Buff-tailed bumblebee

Bombus terrestris

  1. Wildlife
  2. Invertebrates
  3. Bees and wasps
  4. Buff-tailed bumblebee


This species of bumblebee is named after the queen’s buff-coloured ‘tail’. It is a widespread species which visits many different types of flowers for pollen and nectar. They make nests underground. 

How to identify

The queen, male and worker buff-tailed bumblebees all have a yellow collar near the head and another on the abdomen. The queen has an off-white/buff colour ‘tail’ while the workers have a white ‘tail’ with a faint buff line separating tail from the rest of the abdomen. Males have a buff-tinged tail and also have black hair on their face; in many other bumblebee species the males have yellow faces.

Where to find it

Throughout the UK in lowland areas.


When to find it

  • April
  • May
  • June
  • July
  • August

How can people help

Bumblebees are a vitally important for pollinating hundreds of plant species, including many crops. But they are under threat from loss of habitat and the increasing use of pesticides and herbicides. The Wildlife Trusts recognise the importance of healthy habitats to support all kinds of species, so are working closely with farmers, landowners and developers to promote wildlife-friendly practices. You can help too: encourage bees and wasps into your garden by providing nectar-rich flower borders and fruit trees. To find out more about gardening for wildlife, visit our Wild About Gardens website: a joint initiative with the RHS, there's plenty of facts and tips to get you started.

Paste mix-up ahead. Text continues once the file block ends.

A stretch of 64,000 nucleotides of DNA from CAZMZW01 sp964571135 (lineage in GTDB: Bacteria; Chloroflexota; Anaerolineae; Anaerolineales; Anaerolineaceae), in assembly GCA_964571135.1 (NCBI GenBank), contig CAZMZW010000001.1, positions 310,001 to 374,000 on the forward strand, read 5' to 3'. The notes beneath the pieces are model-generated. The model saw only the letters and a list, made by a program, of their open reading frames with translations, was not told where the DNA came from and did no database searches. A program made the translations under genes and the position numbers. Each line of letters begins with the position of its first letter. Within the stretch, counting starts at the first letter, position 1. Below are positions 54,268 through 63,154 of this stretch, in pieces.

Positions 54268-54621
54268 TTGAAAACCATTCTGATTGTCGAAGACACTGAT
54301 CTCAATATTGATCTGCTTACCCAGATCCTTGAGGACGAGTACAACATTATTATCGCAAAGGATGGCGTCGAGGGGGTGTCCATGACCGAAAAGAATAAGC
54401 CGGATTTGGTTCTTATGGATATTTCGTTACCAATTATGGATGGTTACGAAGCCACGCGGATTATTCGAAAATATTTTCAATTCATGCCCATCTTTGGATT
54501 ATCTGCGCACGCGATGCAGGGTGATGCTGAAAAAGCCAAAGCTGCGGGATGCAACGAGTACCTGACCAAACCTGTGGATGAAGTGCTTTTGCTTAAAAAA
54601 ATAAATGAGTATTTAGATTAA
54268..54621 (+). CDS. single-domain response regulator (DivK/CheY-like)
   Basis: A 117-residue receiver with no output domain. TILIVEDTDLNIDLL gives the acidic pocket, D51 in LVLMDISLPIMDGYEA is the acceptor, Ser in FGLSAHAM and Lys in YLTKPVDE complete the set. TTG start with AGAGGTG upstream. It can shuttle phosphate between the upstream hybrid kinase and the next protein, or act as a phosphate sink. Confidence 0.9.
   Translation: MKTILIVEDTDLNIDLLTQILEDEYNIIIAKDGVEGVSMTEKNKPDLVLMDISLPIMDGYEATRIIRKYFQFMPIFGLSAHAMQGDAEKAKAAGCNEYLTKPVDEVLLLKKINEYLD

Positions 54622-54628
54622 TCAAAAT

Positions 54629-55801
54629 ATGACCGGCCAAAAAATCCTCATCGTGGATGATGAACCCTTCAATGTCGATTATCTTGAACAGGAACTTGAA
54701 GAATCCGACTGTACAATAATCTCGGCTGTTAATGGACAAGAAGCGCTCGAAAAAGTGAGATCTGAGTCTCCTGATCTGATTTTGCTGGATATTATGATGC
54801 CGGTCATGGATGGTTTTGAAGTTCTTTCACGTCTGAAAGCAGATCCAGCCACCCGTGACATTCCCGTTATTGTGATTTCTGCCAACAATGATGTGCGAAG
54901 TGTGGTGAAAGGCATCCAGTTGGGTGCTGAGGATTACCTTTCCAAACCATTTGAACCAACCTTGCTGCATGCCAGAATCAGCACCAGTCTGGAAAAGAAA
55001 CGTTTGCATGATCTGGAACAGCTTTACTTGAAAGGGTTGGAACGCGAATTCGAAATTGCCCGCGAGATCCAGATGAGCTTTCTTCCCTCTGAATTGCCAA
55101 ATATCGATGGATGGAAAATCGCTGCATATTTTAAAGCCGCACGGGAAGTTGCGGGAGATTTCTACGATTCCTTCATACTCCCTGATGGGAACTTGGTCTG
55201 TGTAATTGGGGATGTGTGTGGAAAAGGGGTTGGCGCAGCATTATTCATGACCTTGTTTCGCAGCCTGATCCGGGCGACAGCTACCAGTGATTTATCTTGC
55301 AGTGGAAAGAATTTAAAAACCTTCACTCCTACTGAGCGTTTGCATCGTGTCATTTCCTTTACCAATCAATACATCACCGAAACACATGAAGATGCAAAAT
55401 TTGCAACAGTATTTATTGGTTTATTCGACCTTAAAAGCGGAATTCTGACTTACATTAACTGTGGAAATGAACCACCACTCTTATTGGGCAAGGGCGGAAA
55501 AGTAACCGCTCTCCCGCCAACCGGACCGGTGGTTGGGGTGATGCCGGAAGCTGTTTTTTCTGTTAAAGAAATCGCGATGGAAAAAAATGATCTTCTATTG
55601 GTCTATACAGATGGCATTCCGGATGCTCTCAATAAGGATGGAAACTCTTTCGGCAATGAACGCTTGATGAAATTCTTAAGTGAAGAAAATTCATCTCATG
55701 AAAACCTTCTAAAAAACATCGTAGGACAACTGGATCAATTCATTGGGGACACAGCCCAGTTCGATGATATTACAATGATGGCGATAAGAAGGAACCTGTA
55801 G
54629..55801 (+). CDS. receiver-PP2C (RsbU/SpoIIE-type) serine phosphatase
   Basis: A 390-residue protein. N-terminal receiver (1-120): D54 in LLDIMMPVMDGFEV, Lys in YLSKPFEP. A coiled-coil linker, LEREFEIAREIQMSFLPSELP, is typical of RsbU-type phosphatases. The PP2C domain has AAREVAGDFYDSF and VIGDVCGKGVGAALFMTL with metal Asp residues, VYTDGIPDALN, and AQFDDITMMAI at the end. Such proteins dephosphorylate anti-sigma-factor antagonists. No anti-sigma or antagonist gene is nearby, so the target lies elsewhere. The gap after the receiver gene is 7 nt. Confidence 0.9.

Species information

Common name
Buff-tailed bumblebee
Latin name
Bombus terrestris
Bees and wasps
Length 20-22mm
Conservation status